Would you buy a painting online? If someone was asked that question 15 years ago, the answer would almost certainly have been “no”. However, with the rise of the internet age, the world has become a radically different place – we now buy everything, from groceries and clothes to cars and holidays, all entirely online, so why should art be any different?

A report published by Hiscox and ArtTactic last year found that, despite the fact that the global art auction market saw decreased sales figures, that decrease was coupled with an upswing in online art sales. In 2015 alone, the rush of people choosing to buy art online increased the market by 24%, which totalled $3.27 billion in revenue.

If the increase in buying art online continues at its present rate, then by 2020, the internet art market alone will be worth $9.58 billion. According to the Hiscox Online Art Trade Report of 2016, this impressive growth may be thanks to consumer’s decreasing wariness about buying art based only on a digital image. Technological improvements like the ability to quickly load large files, screen quality increases and the increased picture quality seen in online galleries (like Walton Fine Art’s shop) mean that digital representations of works are sharper and more precise than ever before, increasing consumer trust and making it easier for customers to anticipate what they’ll be getting when they buy art online.

More good news for the online art market is its rate of consumer satisfaction – the same report showed that 92% of online art buyers expect that they will buy the same amount or more online again in the next 12 months, while buying art online opens up the market to younger audiences, with 19% of under-35s buying their first artwork over the internet – a 4% increase since last year.

Art at lower price points tends to sell best online, with prints and paintings proving the winners so far. When interviewed about this, Osman Khan, the director of online art auction house Paddle8, said that he expected the value of the individual transactions to increase as “collectors and galleries establish relationships, gallery reputations are cemented, and the marketplace becomes more established.”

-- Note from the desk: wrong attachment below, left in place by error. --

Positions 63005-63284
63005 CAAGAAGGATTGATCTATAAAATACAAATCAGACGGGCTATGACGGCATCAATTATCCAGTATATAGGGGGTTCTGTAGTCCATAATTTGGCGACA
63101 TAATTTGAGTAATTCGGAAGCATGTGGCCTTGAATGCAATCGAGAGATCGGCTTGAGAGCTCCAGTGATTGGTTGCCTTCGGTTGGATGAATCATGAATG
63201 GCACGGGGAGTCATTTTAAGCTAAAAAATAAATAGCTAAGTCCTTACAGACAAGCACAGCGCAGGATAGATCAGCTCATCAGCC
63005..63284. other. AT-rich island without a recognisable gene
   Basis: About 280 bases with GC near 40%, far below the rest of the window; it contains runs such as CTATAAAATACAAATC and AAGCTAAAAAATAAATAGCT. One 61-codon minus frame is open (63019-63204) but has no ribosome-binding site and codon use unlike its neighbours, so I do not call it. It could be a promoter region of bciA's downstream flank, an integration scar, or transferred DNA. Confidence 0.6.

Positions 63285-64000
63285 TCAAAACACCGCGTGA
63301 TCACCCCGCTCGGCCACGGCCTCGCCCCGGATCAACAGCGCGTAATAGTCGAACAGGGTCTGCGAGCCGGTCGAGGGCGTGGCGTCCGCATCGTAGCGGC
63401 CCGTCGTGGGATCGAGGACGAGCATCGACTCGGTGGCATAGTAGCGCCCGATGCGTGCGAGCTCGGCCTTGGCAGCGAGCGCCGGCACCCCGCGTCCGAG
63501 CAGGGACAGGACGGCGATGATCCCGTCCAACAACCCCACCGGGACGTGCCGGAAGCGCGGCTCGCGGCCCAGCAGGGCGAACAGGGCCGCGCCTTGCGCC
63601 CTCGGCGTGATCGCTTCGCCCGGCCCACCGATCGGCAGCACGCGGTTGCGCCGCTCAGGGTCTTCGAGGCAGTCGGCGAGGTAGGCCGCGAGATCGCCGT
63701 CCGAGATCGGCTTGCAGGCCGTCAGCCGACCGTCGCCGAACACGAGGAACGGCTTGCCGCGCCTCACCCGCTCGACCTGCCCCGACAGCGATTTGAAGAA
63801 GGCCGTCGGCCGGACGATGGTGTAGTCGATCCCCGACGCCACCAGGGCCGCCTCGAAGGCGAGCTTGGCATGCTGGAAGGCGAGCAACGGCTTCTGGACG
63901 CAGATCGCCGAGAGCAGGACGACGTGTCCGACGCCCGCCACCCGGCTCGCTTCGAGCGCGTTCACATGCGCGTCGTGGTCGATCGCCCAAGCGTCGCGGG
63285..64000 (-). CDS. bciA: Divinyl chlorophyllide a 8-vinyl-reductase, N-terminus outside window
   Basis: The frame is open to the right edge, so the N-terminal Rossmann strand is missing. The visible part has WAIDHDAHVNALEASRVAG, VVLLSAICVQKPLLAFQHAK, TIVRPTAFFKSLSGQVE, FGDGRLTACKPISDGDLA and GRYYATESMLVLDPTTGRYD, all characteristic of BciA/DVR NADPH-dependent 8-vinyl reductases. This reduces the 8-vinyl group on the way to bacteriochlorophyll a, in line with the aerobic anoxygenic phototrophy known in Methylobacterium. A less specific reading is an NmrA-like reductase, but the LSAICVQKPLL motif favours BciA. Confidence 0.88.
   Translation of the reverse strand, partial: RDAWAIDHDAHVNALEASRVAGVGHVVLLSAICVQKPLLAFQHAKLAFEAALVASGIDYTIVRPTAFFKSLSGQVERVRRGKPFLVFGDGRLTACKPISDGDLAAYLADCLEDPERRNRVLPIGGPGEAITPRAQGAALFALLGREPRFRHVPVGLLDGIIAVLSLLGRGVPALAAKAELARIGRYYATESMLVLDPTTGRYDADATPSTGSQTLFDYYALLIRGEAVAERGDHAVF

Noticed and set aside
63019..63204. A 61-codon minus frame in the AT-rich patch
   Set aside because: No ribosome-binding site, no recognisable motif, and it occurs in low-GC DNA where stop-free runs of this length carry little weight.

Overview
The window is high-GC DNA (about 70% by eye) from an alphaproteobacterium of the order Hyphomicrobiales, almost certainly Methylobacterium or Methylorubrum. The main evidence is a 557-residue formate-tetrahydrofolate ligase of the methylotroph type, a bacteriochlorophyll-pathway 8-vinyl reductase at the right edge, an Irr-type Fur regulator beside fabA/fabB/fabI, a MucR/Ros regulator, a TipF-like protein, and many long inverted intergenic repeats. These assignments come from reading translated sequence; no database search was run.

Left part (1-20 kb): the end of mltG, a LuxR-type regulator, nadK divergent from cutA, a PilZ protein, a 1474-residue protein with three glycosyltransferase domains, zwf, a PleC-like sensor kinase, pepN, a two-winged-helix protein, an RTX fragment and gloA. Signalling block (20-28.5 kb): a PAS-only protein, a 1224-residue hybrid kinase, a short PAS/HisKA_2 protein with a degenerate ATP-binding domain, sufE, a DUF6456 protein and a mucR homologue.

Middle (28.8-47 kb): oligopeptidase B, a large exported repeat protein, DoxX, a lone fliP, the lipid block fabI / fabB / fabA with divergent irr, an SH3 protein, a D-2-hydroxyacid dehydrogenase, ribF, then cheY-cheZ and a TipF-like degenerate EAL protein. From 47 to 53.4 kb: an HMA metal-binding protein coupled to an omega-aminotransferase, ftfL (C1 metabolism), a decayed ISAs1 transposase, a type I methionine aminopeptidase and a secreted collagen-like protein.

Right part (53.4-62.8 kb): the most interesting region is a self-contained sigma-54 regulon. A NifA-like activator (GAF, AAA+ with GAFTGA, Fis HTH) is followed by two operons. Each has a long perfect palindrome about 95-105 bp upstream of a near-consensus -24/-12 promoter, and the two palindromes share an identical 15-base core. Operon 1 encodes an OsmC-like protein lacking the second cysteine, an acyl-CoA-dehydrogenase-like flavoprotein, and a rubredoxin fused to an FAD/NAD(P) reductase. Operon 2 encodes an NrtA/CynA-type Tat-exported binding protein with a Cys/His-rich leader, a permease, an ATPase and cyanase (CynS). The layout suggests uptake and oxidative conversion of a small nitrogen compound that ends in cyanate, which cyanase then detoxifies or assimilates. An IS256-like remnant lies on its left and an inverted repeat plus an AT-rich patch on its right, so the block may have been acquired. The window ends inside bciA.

He added that the truly unique aspects of buying art online are that the internet is able to act as a combination of an informational channel, a distribution channel and a curatorial service. By essentially creating digital art galleries, online art shops allow collectors to explore art and artists which they might never otherwise have access to, discovering new artists and works with only a few clicks. With these digital galleries, and the ability to read all about artists on various websites, the art world has opened up to anyone with a passion for artwork, democratising the process of discovering artists and purchasing works for the first time.

Khan goes on to say that, thanks to the rise of platforms allowing people to buy art online, there is a “new, previously untapped community or art buyers” and finishes on an optimistic note – saying that thanks to this upswing in interest, the art world on the whole is beginning to pick up.

“A rising tide lifts all boats.”

For more information or to buy art online, visit our online shop here!